Situation ‘worsened’, Delhi stares at severe power crisis as coal stock thin
Delhi power minister Satyender Jain blamed the coal shortage on the Indian Railways, saying it was not being able to transport coal either due to delays or the lack of wagons.
Three days after he first flagged concerns about a power crisis in the city caused by depleting coal stocks at plants from which Delhi sourced electricity, and two days after Coal India Ltd said the issue could have been avoided had the Delhi government planned better, the state’s power minister Satyendar Jain said the situation has “worsened”.
“These power plants now have coal stocks that can run the plant to its full capacity only for 20-21 hours. Ideally, in a single day, these plants have 56,000 tonnes of coal and the stock lasts about 13-15 days. Now, only about 5% of it is left,” Jain told reporters.
A spokesperson for NTPC Limited, which runs the plants at Dadri and Jhajjar, admitted there was coal shortage, but said some stocks had started coming in. “There is not enough coal to run the plants to their full capacity. But the situation has been improving over the past two days,” said the spokesperson.
Coal India Ltd said in a release on Saturday it had rushed coal to these plants but also said Delhi should have planned better. Power demand in Delhi and most northern states has zoomed in recent days because of heat wave conditions that are expected to last for at least the next few days.
Delhi’s daily allocation from the three coal-based power plants (including the one at Badarpur) is 2,325 MW, but at present, it is getting only 1,355 MW, leading to a daily deficit of about 970 MW, according to government data. As much as 80% of Delhi’s power comes from these and other coal-fired plants.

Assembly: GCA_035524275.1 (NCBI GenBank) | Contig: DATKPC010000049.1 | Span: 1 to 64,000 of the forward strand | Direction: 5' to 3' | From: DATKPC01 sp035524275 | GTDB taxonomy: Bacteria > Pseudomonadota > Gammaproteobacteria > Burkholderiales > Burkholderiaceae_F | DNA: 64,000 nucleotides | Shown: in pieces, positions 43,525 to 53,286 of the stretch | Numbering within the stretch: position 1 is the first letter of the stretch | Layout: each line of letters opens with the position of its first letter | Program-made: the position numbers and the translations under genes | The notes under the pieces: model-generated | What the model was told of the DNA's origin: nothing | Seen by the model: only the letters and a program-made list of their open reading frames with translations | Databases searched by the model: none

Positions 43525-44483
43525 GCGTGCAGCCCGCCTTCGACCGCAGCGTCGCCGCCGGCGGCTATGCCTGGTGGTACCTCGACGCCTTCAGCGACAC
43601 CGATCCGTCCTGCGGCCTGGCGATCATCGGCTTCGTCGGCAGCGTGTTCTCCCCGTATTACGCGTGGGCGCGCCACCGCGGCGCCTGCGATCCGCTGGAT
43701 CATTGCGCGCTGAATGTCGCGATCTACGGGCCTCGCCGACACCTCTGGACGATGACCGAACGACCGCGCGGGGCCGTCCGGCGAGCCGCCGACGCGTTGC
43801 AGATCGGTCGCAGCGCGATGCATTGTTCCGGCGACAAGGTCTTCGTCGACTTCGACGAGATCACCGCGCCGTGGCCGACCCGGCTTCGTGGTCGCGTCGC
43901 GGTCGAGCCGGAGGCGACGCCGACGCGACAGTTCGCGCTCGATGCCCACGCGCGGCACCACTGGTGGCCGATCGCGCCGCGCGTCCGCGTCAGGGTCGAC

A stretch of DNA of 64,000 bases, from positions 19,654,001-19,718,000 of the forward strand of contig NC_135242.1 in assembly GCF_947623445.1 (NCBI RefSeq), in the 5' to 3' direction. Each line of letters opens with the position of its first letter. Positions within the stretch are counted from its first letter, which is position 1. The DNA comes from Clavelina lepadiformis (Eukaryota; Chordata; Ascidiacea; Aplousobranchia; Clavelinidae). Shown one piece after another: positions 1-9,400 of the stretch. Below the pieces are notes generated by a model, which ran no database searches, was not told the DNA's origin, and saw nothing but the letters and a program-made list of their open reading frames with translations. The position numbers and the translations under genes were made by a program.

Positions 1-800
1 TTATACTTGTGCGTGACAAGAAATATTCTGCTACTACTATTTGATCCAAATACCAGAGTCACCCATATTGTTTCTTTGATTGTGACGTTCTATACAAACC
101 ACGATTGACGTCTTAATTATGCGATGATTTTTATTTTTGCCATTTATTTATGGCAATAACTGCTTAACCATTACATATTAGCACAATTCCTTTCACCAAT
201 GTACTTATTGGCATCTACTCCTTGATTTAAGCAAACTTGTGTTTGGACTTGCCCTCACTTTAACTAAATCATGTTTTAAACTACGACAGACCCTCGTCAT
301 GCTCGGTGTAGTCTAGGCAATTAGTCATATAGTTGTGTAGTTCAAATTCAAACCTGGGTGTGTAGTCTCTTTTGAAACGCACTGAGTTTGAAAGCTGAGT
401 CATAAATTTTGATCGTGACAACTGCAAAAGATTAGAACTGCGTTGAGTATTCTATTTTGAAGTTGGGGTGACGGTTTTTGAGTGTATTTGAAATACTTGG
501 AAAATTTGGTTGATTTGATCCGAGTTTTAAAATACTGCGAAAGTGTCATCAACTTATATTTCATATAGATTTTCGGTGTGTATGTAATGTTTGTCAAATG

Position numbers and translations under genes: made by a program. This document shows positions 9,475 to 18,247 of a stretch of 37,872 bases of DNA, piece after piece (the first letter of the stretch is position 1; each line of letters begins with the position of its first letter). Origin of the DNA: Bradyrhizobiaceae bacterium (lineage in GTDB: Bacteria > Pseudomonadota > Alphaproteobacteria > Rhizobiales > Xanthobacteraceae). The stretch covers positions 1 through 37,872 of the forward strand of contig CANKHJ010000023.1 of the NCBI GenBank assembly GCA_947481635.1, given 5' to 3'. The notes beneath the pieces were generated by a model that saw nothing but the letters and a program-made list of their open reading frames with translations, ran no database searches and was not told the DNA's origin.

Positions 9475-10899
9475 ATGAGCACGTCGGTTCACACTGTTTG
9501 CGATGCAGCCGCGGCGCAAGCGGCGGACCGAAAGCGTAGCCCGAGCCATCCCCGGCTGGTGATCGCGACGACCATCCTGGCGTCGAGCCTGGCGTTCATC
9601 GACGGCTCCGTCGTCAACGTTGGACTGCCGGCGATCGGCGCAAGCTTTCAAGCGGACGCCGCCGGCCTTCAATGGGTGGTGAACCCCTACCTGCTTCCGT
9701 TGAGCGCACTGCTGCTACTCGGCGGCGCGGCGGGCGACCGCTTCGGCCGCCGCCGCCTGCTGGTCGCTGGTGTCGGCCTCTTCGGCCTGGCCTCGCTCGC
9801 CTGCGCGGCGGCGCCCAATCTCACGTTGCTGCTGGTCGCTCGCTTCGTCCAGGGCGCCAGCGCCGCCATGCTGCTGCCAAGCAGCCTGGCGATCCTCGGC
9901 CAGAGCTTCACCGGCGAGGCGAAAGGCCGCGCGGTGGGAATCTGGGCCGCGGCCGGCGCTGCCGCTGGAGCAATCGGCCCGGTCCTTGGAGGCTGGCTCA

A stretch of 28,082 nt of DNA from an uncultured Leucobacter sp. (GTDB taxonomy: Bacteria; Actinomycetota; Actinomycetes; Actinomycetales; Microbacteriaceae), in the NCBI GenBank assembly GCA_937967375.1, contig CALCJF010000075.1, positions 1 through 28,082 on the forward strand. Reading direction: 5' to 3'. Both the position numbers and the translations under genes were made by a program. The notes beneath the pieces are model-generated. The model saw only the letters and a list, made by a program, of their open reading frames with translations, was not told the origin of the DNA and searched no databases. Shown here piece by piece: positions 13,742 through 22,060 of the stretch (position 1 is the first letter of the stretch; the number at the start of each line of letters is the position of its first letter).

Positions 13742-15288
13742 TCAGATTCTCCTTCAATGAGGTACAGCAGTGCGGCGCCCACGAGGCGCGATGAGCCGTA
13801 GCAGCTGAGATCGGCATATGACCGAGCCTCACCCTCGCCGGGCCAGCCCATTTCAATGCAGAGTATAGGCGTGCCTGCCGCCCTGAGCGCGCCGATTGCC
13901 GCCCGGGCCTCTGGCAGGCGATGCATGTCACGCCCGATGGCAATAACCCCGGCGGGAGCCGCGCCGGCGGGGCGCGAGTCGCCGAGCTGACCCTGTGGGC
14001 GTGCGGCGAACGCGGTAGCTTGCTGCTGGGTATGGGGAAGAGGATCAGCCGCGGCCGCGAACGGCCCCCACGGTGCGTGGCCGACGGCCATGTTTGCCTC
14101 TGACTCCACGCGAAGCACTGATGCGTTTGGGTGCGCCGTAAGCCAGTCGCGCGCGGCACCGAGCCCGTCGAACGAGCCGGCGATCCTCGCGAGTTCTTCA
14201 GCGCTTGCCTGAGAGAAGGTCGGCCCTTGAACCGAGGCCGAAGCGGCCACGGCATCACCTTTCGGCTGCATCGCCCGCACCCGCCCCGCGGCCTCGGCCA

As per government data, the city is currently using 100% of the power available to it as the peak demand shot to 6,132 MW on Monday, making it the fifth day in May when consumption had crossed the 6,000-MW mark with maximum temperatures hovering at around 45 degrees over the past week. Jain blamed the coal shortage on the Indian Railways, saying it was not being able to transport coal either due to delays or the lack of wagons.
“Last week, I had written to the union minister of railways and coal, Piyush Goyal, seeking his intervention in resolving the issue. But, I haven’t got any response yet,” Jain said. A railway ministry spokesperson, however, denied Jain’s contention. “The Union minister has already issued directives to railway officials to improve the turnaround time of rakes by better scheduling of trains and optimum utilisation of traffic blocks. He has also stressed on reducing terminal detention of wagons inside power plants and coal sidings to generate extra capacity,” the official said, adding that there was no wagon shortage.
Officials from discoms Tata Power Delhi Distribution Limited, BSES Rajdhani Power Limited and BSES Yamuna Power Limited said on condition of anonymity the deficit has forced them to buy expensive power through interstate exchanges.
“Due to insufficient power coming from coal-based plants, discoms are procuring power through alternate arrangements such as bi-laterals and exchanges with other states,” said a discom official. “The problem is that this is very expensive, with the cost going up to ₹10 per unit. Also, there is no guarantee on availability of power as demand is rising across North India.”